The internet is made up of computers all over the world that communicate with each other using IP addresses. DNS translates hostnames to IP addresses, when you type in a website address and you’re computer doesn't already have the IP address in cache it will query a DNS server to see if it has the IP address.
There are four main types of DNS servers:
- Resolving Name Server queries other DNS servers if the record isn’t cached
- Root Name Server contains records on TLD Name Servers
- Top-Level Domain (TLD) Name Servers contains records of Authoritative Name Servers within its TLD. examples (.com, .net, .org, ...etc)
- Authoritative Name Server contains DNS records mapping domain names to IP Addresses
Resources Records provide DNS based data about computers on a network:
- (SOA) Start of Authority is a record that contains information about the DNS server responsible for the particular zone.
- (NS) Name Server indicates the zones authoritative DNS servers.
- (A) Record that maps a fully qualified domain name (FQDN) to an IP address.
- (PTR) Pointer does the opposite of an A record in which it maps an IP address to an FQDN.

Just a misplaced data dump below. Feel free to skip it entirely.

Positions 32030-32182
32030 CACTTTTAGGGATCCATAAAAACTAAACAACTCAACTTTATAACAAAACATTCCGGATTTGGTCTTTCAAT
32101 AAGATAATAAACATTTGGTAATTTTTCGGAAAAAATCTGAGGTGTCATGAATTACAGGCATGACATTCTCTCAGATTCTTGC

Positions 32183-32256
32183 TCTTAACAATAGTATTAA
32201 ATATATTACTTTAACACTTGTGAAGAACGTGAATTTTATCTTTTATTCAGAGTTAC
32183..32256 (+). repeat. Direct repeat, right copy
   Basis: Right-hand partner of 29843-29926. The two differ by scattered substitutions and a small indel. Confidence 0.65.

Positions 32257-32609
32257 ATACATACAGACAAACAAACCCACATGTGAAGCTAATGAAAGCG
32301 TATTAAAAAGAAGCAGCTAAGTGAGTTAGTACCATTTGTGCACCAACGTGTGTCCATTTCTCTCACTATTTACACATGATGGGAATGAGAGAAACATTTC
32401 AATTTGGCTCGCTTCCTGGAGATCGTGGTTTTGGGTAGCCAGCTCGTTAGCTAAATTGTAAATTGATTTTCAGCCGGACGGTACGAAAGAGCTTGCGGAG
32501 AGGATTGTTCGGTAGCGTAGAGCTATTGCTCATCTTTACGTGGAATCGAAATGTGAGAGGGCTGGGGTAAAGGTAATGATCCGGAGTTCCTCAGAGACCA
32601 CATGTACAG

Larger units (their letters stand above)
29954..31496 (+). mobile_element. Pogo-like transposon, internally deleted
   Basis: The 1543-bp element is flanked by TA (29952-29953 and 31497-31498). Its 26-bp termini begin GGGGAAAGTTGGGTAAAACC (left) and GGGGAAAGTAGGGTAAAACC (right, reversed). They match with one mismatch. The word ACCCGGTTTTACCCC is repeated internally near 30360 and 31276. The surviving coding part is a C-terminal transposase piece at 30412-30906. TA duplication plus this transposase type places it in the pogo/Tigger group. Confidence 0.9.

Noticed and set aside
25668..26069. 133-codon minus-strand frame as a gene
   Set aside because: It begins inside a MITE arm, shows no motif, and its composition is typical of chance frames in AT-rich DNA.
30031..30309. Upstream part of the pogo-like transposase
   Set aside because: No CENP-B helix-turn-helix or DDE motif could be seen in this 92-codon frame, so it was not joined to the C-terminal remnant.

- (CNAME) Canonical Name is an alias for an FQDN that can point traffic headed towards a.website.com to b.website.com instead.
- (MX) Mail Exchange specifies email servers for the zone
- (SRV) Service Record specifies servers for a particular service or protocol
DNS zones contain collections of DNS resource records:
- Forward Lookup Zone converts domains to IP Addresses
- Reverse Lookup Zone converts IP Addresses
- Primary Zone is the primary source of information
- Secondary Zone is a read-only copy of the primary zone, hosted on another server to use if the primary zone is unable to process queries.
- Stub Zone is also a copy of the primary zone however, it only contains records of authoritative name servers and is much less resource-intensive.
There are two different types of queries, recursive and iterative, that define how a DNS server resolves queries. In a recursive query, the DNS server takes responsibility for the full name resolution of a query. In an iterative query, the DNS server responds with a referral to another server from its cache or zone files. Typically your computer will send a recursive query to your internet service provider’s (ISP) DNS Resolver and If your ISP doesn’t have the record in cache it sends iterative queries until resolution.
- Local computer -> ISP DNS Resolver
- ISP -> Root Name Server
- ISP -> TLD Name Server
- ISP -> Authoritative Name Server
- ISP sores record in cache
- ISP -> Local computer
- Local computer stores record in cache
The DNS servers send referrals without attempting to query other servers themselves. When the query is resolved by your ISP the record is cached, sent to your computer to be cached. Finally, the browser can communicate with the IP address of the website.